In college, I would add bells and whistles to my coding assignments. As any computer science degree-holder knows, most college projects are not incredibly applicable to the Real World (tm). But I like to think I was adding features to make the software work as a user expected it to work. I was learning unassigned lessons about user interface. I think the word for this is “passion” - I really loved programming during college.
Shortly after entering the corporate world, I quit my experimentation. There was no encouragement from within; no extra time offered for experimentation and growth. There was little tolerance for false starts and giving things a try. Strict up front planning was rampant. Annual education allotments were 24 hours, but I learned that gaming the system was preferred. Education options provided were a mix of Microsoft Word for Business, pursuing insurance and financial services designations, and a little morsel of technical stuff thrown in. All technical options were job-applicable to a fault. Again, experimentation was discouraged and deemed of very low value.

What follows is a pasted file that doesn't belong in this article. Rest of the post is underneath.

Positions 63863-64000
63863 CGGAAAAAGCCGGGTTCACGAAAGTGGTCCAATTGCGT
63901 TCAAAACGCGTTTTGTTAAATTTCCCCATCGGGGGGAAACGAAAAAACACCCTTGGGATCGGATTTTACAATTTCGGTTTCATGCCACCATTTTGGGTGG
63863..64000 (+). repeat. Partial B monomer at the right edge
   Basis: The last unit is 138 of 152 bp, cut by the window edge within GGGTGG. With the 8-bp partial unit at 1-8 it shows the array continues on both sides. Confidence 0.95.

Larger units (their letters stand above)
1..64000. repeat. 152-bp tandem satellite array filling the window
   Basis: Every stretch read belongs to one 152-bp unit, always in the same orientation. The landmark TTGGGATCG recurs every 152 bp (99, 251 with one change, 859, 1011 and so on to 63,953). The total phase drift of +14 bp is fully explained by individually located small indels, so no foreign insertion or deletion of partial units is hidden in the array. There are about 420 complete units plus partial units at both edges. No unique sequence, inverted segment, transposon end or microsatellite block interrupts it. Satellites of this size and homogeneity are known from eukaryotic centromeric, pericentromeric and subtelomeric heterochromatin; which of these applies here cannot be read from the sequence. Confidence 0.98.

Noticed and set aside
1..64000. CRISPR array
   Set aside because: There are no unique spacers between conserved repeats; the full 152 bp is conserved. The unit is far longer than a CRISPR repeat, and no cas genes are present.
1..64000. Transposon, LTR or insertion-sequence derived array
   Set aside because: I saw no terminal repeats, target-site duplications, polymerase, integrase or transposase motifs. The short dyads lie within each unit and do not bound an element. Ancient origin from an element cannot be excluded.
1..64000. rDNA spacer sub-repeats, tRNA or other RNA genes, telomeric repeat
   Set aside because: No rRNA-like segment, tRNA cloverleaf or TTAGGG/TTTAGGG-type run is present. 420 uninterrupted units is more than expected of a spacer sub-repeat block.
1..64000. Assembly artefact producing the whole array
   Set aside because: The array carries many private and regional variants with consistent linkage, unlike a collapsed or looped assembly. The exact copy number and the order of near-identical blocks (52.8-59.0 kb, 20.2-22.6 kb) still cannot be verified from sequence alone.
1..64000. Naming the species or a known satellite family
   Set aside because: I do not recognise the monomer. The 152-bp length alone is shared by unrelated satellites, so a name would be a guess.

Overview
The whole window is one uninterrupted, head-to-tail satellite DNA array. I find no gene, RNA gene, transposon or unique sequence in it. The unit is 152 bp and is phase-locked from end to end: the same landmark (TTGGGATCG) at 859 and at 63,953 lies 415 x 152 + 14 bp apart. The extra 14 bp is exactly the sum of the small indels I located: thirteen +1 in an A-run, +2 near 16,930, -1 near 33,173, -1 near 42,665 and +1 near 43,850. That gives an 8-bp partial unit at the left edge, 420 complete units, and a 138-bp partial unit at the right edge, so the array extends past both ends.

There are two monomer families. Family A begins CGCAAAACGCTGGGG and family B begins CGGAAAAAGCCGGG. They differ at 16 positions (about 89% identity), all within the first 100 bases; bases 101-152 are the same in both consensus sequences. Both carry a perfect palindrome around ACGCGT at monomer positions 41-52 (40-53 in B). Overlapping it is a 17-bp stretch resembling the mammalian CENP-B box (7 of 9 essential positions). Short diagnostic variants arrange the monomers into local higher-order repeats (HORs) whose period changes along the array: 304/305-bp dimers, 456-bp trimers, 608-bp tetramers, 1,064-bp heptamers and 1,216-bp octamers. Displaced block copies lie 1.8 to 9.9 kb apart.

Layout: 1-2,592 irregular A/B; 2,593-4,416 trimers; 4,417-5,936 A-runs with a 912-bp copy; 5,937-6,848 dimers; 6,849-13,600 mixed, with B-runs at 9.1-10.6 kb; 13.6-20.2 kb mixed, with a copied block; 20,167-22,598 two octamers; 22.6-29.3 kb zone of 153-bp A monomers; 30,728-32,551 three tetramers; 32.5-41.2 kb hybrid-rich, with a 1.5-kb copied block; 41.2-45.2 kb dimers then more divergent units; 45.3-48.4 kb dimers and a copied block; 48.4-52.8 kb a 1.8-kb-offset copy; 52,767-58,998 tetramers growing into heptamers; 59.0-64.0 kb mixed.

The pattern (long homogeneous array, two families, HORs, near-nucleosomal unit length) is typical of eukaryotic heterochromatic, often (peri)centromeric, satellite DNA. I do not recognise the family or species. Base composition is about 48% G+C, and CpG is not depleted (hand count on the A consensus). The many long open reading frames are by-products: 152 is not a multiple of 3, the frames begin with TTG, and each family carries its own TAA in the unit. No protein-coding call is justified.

This is not to say I was forced into my ambivalence. New to the world of employment, I was easily swayed from the path I was on. Somehow I forgot what I loved about programming in order to “learn the ropes.” It was my responsibility to remain engaged in my career, and I failed for a long time to own up to that responsibility.
Over time I no longer even knew what technologies I could explore if I wanted to explore. Programming became a job in the sense that collecting money at a parking ramp or pounding nails is a job. I would leave work at work, which is something I encourage. But eventually I found leaving the tools for work at work was leading to a hole in my career. Something I was formerly so passionate about was becoming a negative, job-is-a-job part of my life.
Programming is a field where passion translates to practice and practice translates into success. One passionate at building eventually needs to stop pounding nails in order to progress in his career. In programming, you can have a very rewarding, and growing, career while writing code the whole time. In that sense, programming is more analogous to artistic and sports fields. It has been theorized that it takes 10 years just to get started in programming. The easy choice is to save tech learning for work hours. It’s an unfortunate decision because if one’s job does not provide enough time for practice, one misses the opportunity for success and fulfillment.
I entered this field precisely because of the changes inherent in the industry, an industry that grows and evolves somehow faster than I ever could. The rewarding choice was to embrace constant learning and position myself to benefit from it.